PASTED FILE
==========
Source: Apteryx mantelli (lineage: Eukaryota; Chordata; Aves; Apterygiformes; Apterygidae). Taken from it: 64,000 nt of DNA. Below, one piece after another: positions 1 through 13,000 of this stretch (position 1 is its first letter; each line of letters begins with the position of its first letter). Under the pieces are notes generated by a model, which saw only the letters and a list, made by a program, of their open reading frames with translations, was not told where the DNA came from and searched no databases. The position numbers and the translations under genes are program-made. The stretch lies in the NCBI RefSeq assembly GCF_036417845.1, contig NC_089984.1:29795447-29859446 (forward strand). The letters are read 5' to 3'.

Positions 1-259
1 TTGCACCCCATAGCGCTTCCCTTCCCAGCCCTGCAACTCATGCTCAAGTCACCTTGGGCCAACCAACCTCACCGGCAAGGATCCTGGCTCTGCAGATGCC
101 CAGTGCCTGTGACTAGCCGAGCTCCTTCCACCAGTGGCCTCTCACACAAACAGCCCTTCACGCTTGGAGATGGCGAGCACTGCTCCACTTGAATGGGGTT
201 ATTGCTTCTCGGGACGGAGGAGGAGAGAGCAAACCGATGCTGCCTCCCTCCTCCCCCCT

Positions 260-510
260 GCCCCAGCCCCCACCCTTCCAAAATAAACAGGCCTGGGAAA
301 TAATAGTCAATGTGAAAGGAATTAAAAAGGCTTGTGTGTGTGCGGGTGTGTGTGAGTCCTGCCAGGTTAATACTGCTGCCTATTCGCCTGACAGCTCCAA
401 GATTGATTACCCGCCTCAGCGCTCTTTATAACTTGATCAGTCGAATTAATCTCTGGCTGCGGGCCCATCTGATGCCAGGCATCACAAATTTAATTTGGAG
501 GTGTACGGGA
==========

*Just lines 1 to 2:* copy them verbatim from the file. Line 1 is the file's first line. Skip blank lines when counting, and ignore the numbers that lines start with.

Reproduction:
Source: Apteryx mantelli (lineage: Eukaryota; Chordata; Aves; Apterygiformes; Apterygidae). Taken from it: 64,000 nt of DNA. Below, one piece after another: positions 1 through 13,000 of this stretch (position 1 is its first letter; each line of letters begins with the position of its first letter). Under the pieces are notes generated by a model, which saw only the letters and a list, made by a program, of their open reading frames with translations, was not told where the DNA came from and searched no databases. The position numbers and the translations under genes are program-made. The stretch lies in the NCBI RefSeq assembly GCF_036417845.1, contig NC_089984.1:29795447-29859446 (forward strand). The letters are read 5' to 3'.

Positions 1-259